The regularity of this pattern seems to suggest that Wales would have an Army of say 6,000 regulars (which is not so far off what we have right now) but maybe quite a few more reservists than we have now.

The Irish Air Corps has 930 personnel and 39 aircraft. The Latvian Air Force has 247 personnel and 8 aircraft. The Lithuanian Air Force has 1000 personnel and 23 aircraft. So I would guess a Welsh Air Force of about 1000 personnel and 40 aircraft (helicopters would probably be part of the Army).

Just to round off, the Irish Navy comprises 8 patrol vessels and has 1,000 regulars and 400 reservists. They have a huge area of the open Atlantic to patrol. We probably need only half a dozen. Pro rata that would mean say about 750 (+300) personnel in the Welsh Navy. For comparison, Latvia has 800 personel. Lithuania has 700 personnel.

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Now the $64,000 question. How much would this cost? The best thing is to look at what it costs our neighbours in Ireland. It will cost them just over €1bn for 2007, which is £670m.

http://www.defence.ie/WebSite.nsf/Release+ID/82D0A9B1C27B30AA8025722800530AB7?OpenDocument

This figure is just over half of the £1.12bn that we in Wales were paying in 2004. But Ireland has a population of 4.25m. So if we factor in population size we'd be talking about Wales paying £450m for the same personnel levels as Ireland. But because Ireland has a much larger Army relative to the current UK, we would probably end up paying less than £400m if our armed forces included an Army of 5-6,000 regulars.

This is very easily affordable. It's just about a third of what we're paying now!
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Re: The size and cost of Wales' armed forces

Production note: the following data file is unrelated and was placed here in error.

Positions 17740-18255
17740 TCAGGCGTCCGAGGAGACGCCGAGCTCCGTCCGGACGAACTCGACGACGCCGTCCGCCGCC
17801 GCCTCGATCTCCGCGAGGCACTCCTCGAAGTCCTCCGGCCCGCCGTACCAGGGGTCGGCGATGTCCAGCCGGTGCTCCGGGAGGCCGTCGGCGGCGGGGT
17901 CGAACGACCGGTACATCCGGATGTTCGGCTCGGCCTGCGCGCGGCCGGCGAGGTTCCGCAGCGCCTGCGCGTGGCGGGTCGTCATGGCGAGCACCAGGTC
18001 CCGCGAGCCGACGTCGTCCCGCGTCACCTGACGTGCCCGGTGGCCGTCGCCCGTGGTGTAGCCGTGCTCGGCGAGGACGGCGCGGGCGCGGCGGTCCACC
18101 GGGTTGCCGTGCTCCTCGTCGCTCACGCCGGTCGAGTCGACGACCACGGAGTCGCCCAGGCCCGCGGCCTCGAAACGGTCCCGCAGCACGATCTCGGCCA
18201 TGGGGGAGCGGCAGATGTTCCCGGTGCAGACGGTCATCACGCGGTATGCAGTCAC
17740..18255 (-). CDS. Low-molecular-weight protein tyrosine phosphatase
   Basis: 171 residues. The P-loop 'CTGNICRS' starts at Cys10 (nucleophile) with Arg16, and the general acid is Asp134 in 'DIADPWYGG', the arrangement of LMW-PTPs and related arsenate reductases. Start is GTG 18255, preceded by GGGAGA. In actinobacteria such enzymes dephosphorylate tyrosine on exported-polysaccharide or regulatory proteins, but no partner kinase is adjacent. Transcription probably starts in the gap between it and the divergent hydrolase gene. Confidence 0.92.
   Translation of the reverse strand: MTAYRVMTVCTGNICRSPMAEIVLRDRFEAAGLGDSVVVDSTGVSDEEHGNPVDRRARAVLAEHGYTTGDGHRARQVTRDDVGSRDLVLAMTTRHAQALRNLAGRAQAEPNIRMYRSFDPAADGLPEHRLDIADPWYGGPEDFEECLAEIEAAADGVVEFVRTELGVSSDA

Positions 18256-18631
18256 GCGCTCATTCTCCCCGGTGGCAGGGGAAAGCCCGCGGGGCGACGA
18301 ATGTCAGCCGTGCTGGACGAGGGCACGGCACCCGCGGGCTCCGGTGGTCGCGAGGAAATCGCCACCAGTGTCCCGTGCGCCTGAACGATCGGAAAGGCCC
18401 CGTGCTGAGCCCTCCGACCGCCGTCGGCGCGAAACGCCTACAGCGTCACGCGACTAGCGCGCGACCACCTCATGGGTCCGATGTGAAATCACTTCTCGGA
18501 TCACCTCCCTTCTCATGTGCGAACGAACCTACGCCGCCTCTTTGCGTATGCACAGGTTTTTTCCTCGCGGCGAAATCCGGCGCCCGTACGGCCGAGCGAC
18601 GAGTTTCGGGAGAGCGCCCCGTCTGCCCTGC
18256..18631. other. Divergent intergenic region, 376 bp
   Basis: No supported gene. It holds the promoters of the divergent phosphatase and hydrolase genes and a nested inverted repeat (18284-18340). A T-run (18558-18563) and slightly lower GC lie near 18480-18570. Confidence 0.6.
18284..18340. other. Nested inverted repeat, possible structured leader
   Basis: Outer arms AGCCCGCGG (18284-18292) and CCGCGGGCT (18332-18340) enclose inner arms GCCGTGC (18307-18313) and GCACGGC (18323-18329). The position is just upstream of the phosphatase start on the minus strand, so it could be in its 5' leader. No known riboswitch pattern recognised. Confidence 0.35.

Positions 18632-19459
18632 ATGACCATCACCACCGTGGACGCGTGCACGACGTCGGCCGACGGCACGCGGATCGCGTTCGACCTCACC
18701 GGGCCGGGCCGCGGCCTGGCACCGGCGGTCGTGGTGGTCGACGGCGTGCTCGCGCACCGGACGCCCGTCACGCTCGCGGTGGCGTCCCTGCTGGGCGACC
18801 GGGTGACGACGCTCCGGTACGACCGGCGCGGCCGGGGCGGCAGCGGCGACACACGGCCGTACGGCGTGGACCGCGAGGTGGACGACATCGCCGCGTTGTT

Post  sionnyn on Wed 13 May 2009 - 21:14

These figures are compelling as they stand. But if you factor in the savings of refraining from illegal foreign adventures, grandiose nuclear ambitions, and 'Empire' delusions, I'm sure we could come up with an even more palatable budget.

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Re: The size and cost of Wales' armed forces

Post  LordBute on Sun 5 Jul 2009 - 23:04

M H's thougts on the size of a Welsh States armed forces is about right. I doubt if the Welsh government would think it is 1909 and see a need to send gun boats to sort out the natives in remote parts of Asia as do the current deranged clowns in London.

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Re: The size and cost of Wales' armed forces

Post  penddu on Thu 6 Aug 2009 - 9:55

While I find MHs logic very compelling, I still think that this might leave us with an Armed Force which is still too big - All dressed up and nowhere to go.....

Maybe we need to consider just what we would use these forces for - Air Sea Rescue, Mountain Rescue, Border Security, Police Support, Ceremonial Duties - that is about it inside Wales, but I assume we would also provide troops to international forces (for justifiable NATO & UN operations). But is still seems a big force.

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Re: The size and cost of Wales' armed forces

Post  JD on Tue 10 Nov 2009 - 17:32

penddu wrote:While I find MHs logic very compelling, I still think that this might leave us with an Armed Force which is still too big - All dressed up and nowhere to go.....

Maybe we need to consider just what we would use these forces for - Air Sea Rescue, Mountain Rescue, Border Security, Police Support, Ceremonial Duties - that is about it inside Wales, but I assume we would also provide troops to international forces (for justifiable NATO & UN operations). But is still seems a big force.

Yes, I can just picture them shooting at tin cans and doing figure-of-eight skids on Mynydd Epynt...